Pros and Cons of the Fundless Model
From the fundless sponsor's point of view, there are a variety of pros and cons to this nontraditional approach. One obvious benefit is that fundless sponsors can focus their time and attention on finding deals, rather than on raising a fund. Additionally, fundless sponsors are not bound by a limited partnership agreement or other similar arrangement with investors that dictates the time frame under which they must invest the funds, the types of investments they can make (including size and industry) or other restrictive guidelines. In the end, if a dealmaker is able to complete a couple of successful transactions, that track record might facilitate future efforts to actually raise a fund.
There are, however, several drawbacks. First and foremost, fundless sponsors often find it difficult to close deals because sellers may be skeptical about the ability of the sponsors to raise the necessary funds. In addition, fundless sponsors do not earn a management fee from investors to cover administrative and sourcing costs. They also face the risk of not knowing whether their investors will be willing to commit to a specific deal until it is too late.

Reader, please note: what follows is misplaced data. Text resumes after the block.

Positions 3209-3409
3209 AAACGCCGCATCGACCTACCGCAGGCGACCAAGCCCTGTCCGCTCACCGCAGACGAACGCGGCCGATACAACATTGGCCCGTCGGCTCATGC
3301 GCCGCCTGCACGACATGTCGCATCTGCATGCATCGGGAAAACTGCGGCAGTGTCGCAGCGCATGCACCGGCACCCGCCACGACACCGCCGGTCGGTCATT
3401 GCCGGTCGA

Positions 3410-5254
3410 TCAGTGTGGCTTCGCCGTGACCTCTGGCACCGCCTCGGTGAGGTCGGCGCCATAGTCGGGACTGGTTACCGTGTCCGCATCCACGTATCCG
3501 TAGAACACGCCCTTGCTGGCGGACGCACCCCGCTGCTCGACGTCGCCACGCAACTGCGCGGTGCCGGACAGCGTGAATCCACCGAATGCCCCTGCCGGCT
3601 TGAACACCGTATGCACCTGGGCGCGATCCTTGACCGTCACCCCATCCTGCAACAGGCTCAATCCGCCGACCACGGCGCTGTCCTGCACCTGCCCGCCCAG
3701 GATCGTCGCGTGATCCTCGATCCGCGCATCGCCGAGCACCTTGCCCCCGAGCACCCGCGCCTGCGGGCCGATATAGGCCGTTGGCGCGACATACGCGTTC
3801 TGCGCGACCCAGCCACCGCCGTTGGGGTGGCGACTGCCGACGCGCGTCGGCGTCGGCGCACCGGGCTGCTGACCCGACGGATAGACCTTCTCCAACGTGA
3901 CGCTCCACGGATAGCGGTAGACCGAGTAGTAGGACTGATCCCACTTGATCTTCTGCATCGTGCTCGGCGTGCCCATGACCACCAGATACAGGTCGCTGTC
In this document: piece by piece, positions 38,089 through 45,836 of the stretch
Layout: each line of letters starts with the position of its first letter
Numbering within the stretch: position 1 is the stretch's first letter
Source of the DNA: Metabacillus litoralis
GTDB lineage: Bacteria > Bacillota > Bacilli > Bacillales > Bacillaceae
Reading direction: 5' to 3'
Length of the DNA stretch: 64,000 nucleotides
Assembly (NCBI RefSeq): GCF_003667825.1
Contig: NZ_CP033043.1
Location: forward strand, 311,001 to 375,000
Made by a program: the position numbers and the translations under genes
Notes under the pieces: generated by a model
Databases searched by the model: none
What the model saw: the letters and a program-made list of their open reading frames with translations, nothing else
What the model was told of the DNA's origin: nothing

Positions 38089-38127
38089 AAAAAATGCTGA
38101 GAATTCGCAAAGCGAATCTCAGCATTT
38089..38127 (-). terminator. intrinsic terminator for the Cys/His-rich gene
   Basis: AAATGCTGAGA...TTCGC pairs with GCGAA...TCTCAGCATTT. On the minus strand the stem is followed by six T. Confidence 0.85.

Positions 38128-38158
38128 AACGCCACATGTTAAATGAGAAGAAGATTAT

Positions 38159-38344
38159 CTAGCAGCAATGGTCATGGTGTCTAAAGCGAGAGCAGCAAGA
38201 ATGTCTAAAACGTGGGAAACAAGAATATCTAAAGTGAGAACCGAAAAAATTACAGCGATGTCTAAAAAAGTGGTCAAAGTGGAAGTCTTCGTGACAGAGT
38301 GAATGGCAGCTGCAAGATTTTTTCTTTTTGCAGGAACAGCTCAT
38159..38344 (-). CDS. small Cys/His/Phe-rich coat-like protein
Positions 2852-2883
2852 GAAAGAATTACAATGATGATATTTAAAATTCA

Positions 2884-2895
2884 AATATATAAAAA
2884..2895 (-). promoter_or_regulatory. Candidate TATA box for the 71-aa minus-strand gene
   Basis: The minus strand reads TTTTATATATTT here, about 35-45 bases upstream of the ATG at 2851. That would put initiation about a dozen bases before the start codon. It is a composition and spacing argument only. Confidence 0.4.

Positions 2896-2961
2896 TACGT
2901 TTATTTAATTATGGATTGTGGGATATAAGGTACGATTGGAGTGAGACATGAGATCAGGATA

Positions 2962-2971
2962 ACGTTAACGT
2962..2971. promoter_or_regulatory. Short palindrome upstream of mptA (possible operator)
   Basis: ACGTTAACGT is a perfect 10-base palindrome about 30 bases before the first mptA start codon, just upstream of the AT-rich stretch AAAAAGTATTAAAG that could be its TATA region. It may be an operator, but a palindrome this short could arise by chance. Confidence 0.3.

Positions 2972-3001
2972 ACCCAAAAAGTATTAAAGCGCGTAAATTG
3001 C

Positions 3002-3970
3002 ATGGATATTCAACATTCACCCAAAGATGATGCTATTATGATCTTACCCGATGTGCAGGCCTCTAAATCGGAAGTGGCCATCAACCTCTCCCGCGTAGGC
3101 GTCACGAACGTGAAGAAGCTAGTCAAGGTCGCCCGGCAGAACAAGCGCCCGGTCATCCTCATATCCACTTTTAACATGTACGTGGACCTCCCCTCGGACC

From the perspective of the traditional private equity firm, there is concern that fundless sponsors have created even more competition to source transactions. Furthermore, unlike investment bankers who present potential acquisitions in exchange for a fee, fundless sponsors look for equity in the deal, which could end up being even more expensive for the traditional private equity firm.
On the other hand, many traditional private equity firms are choosing to work with fundless sponsors as a way to outsource some of the legwork of finding deals. In other words, a traditional private equity fund can augment its internal deal-seeking resources without increasing payroll expenses.
The Bottom Line
As equity sponsors find it more and more challenging to raise private equity funds, many have chosen to forego the fundraising process altogether and focus on targeting attractive deals. Saving valuable time and resources, fundless sponsors are living by the mantra, if you find it (a good investment opportunity), they (the investors) will come.
Michael Shaw, Chair of the firm's Business & Finance group, concentrates his practice in corporate law and heads the Private Equity practice. Mike represents clients in connection with a broad range of transactions, including mergers and acquisitions, private equity and venture capital financings, business succession planning, strategic alliances and joint ventures.
This article contains material of general interest and should not be construed as legal advice or a legal opinion on any specific facts or circumstances. Under professional rules, this content may be regarded as attorney advertising.